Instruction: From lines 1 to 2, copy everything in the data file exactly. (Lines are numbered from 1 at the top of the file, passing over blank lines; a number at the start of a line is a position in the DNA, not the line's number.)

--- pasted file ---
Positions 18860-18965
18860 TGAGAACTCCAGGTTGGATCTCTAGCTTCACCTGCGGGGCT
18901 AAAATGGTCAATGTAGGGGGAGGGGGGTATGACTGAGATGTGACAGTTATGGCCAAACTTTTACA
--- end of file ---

Positions 18860-18965
18860 TGAGAACTCCAGGTTGGATCTCTAGCTTCACCTGCGGGGCT